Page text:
Munson Health
 
Pulmonary Valve Stenosis -- Child

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by Neff DM

(Pulmonary Stenosis—Child)

 

Symptoms

Symptoms may include:
  • Heavy or rapid breathing
  • Shortness of breath
  • Blue or pale grayish skin color
  • Fatigue
  • Rapid heart rate
  • Swelling of the feet, ankles, eyelids, and abdomen
  • Urinating less
Your doctor may also detect a heart murmur in your child during a physical exam.
These symptoms may be caused by other severe conditions. If your child has any of these, talk to the doctor right away.
 

Treatment

If your child has mild pulmonary valve stenosis, immediate treatment may not be needed. Your doctor will monitor your child's condition to look for potential problems. Other treatment options include:

Surgery

Your child may need surgery to prevent heart damage. Common types of heart valve surgery include:
  • Balloon valvuloplasty —A balloon is inflated in the valve to stretch out the surrounding tissue. This may provide temporary relief of symptoms but the valve may become blocked again.
  • Open heart surgery—to repair valves that can not be opened with balloon valvuloplasty.
  • Valve replacement—the valve is replaced with a mechanical or tissue valve

Complication Management

There are several steps your child can take to avoid some of the complications of pulmonary valve stenosis:
  • Get regular medical care. This includes basic checkups and heart tests.
  • Take antibiotics before any dental cleaning, dental work, or other invasive procedures if it is recommended by your doctor. Not all patients with valve stenosis need antibiotics for these procedures.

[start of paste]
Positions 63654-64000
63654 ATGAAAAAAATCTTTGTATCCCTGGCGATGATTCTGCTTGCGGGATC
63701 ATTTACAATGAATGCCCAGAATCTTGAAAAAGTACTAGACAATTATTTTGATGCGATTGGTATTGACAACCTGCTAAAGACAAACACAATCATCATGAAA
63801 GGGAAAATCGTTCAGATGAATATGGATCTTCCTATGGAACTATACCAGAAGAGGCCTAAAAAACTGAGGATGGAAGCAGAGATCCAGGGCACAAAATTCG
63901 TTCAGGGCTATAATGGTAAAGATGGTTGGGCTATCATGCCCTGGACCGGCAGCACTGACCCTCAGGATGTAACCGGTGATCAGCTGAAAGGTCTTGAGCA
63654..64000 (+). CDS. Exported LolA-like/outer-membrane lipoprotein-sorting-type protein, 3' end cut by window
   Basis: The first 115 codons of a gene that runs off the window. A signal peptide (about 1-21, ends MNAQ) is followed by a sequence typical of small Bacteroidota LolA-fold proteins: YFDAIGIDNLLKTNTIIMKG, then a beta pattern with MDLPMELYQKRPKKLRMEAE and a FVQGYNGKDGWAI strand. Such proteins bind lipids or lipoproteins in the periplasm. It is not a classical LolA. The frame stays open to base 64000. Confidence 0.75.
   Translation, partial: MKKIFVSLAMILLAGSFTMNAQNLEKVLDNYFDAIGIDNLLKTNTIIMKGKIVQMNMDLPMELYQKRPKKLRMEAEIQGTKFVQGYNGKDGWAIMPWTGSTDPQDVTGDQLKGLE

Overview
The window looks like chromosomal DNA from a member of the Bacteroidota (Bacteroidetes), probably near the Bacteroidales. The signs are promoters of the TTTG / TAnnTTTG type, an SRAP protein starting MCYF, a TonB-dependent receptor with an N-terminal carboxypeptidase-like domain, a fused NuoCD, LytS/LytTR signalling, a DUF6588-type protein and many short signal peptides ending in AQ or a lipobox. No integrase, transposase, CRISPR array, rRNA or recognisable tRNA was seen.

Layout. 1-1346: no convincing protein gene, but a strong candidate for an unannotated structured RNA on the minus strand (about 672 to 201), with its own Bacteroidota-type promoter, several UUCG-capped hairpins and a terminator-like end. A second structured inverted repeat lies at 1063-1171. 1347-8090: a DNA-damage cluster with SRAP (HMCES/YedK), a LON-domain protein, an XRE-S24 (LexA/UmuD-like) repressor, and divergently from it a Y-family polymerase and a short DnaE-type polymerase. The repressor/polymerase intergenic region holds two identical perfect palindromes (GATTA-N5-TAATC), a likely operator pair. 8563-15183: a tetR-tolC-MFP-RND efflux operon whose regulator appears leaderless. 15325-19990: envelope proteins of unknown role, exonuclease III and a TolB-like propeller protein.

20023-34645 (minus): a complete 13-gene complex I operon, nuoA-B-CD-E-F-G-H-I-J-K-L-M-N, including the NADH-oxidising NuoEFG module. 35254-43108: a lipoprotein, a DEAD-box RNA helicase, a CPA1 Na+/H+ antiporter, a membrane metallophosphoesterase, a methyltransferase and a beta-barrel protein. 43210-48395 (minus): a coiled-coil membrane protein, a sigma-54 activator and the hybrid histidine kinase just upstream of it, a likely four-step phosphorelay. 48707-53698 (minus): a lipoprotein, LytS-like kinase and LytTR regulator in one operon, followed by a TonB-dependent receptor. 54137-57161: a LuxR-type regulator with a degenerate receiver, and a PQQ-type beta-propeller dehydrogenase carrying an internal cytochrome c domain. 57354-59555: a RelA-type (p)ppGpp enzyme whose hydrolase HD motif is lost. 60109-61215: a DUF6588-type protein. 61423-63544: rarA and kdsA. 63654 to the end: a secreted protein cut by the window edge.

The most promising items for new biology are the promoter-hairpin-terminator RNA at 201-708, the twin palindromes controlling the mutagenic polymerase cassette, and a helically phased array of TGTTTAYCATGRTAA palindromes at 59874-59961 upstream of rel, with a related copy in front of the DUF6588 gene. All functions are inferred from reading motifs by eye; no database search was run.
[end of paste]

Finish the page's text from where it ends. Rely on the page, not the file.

• Eat a healthy diet that is low in salt. Work with the doctor or dietician to plan a healthy diet for your child. This may help decrease the pressure in your child’s heart and improve symptoms.
  • Monitor blood pressure at home. Inform the doctor if your child seems to be developing high blood pressure .
 

Prevention

Ways to prevent heart defects are not entirely clear and may not always be possible. However, good prenatal care may reduce your risk of having a child with a heart defect. During pregnancy:
 

RESOURCES

American Family Physician
http://www.aafp.org/

American Heart Association
http://www.americanheart.org/

 

CANADIAN RESOURCES

Canadian Cardiovascular Society
http://www.ccs.ca/

Heart and Stroke Foundation of Canada
http://ww2.heartandstroke.ca/

 

References


American Heart Association. Pulmonary valve stenosis. American Heart Association website. Available at: http://www.heart.org/HEARTORG/Conditions/CongenitalHeartDefects/AboutCongenitalHeartDefects/Pulmonary-Valve-Stenosis%5FUCM%5F307034%5FArticle.jsp . Accessed June 20, 2013.


Johns Hopkins University, Cove Point Foundation. Pulmonary stenosis. Johns Hopkins University, Cove Point Foundation website. Available at: http://www.pted.org/?id=pulmonarystenosis3 . Accessed June 20, 2013.


Lucile Packard Children’s Hospital at Stanford. Pulmonary stenosis. Lucile Packard Children’s Hospital at Stanford website. Available at: http://www.lpch.org/DiseaseHealthInfo/HealthLibrary/cardiac/ps.html . Accessed June 20, 2013.


Pulmonary stenosis. EBSCO DynaMed website. Available at: http://www.ebscohost.com/dynamed/what.php . Updated October 10, 2012. Accessed June 20, 2013.

 

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